Sea Wife

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Sea Wife
Directed by Bob McNaught
Produced by André Hakim
Written by J. M. Scott (novel)
Screenplay by George K. Burke
Based on Sea-Wyf (1956)
Starring Joan Collins
Richard Burton
Basil Sydney
Cy Grant
Music by Kenneth V. Jones
Leonard Salzedo
Cinematography Edward Scaife
Edited by Peter Taylor
Production
  company
Alma Productions, Inc.
Sumar Film Productions Ltd.
Distributed by Twentieth Century-Fox Film Corp.
Release date(s)
  • April 30, 1957 (1957-04-30) (London)
Running time 82 min.
Country United Kingdom
Language English

Sea Wife (1957) is a DeLuxe CinemaScope British film based on the 1955 James Maurice Scott novel Sea-Wyf.[1] Shot in Jamaica, the film follows a group of survivors from a torpedoed British refugee ship.

Plot[edit]

Michael Cannon (Richard Burton) returns to London after the Second World War and places advertisements in the personal column of various newspapers (The Daily Telegraph distributed miniaturised copies of the newspaper showing the 'ad' at U.K. cinemas after each performance of the film), in which "Biscuit" tries to get in touch with "Sea Wife". Eventually Cannon, who is Biscuit, receives a letter summoning him to the Ely Retreat and Mental Home. There he meets an ill man nicknamed "Bulldog" (Basil Sydney). Bulldog tries to persuade Biscuit to give up the search. A flashback reveals the backstory.

In 1942, people crowd aboard a ship, the San Felix, to get away before Singapore falls to the Japanese Army. Biscuit is brusquely shouldered aside by a determined older man (later nicknamed Bulldog) (Basil Sydney), who insists the ship's black purser ("Number Four") (Cy Grant) evict the people from the cabin he has reserved. However, when he sees that it is occupied by children and nuns, he reluctantly relents. The nun with her back to him is the beautiful young Sister Therese ("Sea Wife") (Joan Collins). Later, the San Felix is torpedoed by a submarine. Biscuit, Sea Wife, Bulldog and Number Four manage to get to a small liferaft. Only Number Four knows that Sea Wife is a nun; she asks him to keep her secret.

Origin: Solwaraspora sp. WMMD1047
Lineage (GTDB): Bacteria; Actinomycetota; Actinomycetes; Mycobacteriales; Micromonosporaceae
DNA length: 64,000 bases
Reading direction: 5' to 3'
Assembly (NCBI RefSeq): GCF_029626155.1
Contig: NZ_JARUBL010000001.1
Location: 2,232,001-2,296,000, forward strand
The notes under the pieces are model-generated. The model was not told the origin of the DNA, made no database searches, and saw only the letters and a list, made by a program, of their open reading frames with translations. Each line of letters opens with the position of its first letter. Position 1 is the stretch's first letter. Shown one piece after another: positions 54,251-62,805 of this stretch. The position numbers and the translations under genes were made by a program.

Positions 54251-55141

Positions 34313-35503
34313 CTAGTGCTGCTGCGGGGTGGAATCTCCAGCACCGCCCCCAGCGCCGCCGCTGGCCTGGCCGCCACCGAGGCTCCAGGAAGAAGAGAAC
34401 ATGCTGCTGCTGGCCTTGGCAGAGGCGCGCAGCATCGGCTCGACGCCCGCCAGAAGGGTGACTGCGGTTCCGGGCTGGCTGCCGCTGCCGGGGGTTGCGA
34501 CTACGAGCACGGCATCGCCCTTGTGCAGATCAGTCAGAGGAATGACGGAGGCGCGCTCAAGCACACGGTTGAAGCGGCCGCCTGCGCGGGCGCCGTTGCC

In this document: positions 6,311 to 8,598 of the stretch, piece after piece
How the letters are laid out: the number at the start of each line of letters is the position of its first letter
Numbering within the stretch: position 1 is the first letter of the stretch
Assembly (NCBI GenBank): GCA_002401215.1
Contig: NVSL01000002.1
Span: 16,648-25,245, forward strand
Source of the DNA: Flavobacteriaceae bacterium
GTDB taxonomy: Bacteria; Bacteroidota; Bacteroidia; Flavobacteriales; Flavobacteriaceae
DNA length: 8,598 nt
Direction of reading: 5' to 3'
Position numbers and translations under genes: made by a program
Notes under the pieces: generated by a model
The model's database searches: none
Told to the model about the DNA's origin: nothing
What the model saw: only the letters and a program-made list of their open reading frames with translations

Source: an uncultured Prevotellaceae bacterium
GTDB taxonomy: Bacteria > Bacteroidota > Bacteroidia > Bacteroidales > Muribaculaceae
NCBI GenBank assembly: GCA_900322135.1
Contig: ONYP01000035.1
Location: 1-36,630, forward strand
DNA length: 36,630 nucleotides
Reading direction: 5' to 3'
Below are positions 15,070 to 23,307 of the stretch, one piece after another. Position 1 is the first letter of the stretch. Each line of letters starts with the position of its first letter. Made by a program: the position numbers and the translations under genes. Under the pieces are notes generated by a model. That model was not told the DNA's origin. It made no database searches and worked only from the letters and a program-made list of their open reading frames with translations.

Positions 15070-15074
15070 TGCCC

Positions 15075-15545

It soon becomes evident that Bulldog is a racist who does not trust Number Four. Later, they encounter a Japanese submarine whose captain at first refuses to give aid, but gives them food and water when Number Four talks to him in Japanese, though what he said is kept a secret between him and Sea Wife.

They are nearly being swamped by a vessel which passes by so quickly they do not have a chance to signal for help, but eventually make it to a deserted island. When Number Four finds a machete, they build a raft. Number Four insists on keeping the machete to himself, which heightens Bulldog's distrust. Meanwhile, Biscuit falls in love with Sea Wife; she is tempted, but rejects his romantic advances without telling him why.

Finally, they are ready to set sail. Bulldog tricks Number Four into going in search of his missing machete, then casts off without him. When Biscuit tries to stop him, Bulldog knocks him unconscious with an oar. Number Four tries to swim to the raft, but is killed by a shark.

The survivors are eventually picked up by a ship, and Biscuit is taken to a hospital for a long recovery. By the time he is discharged, Sea Wife has gone.

Thus, he searches for her via the newspaper advertisements. Bulldog tells Biscuit that Sea Wife died on the rescue ship. Biscuit leaves the grounds and walks past two nuns without noticing that Sea Wife is one of them. She watches him go in silence.

Cast[edit]

References[edit]

  1. ^ Scott, James Maurice Sea-Wyf and Biscuit , Daniel C. Krummes, Cruel Seas: World War 2 Merchant Marine-Related Nautical Fiction from the 1930s to Present, Institute of Transportation Studies, University of California, Berkeley.

External links[edit]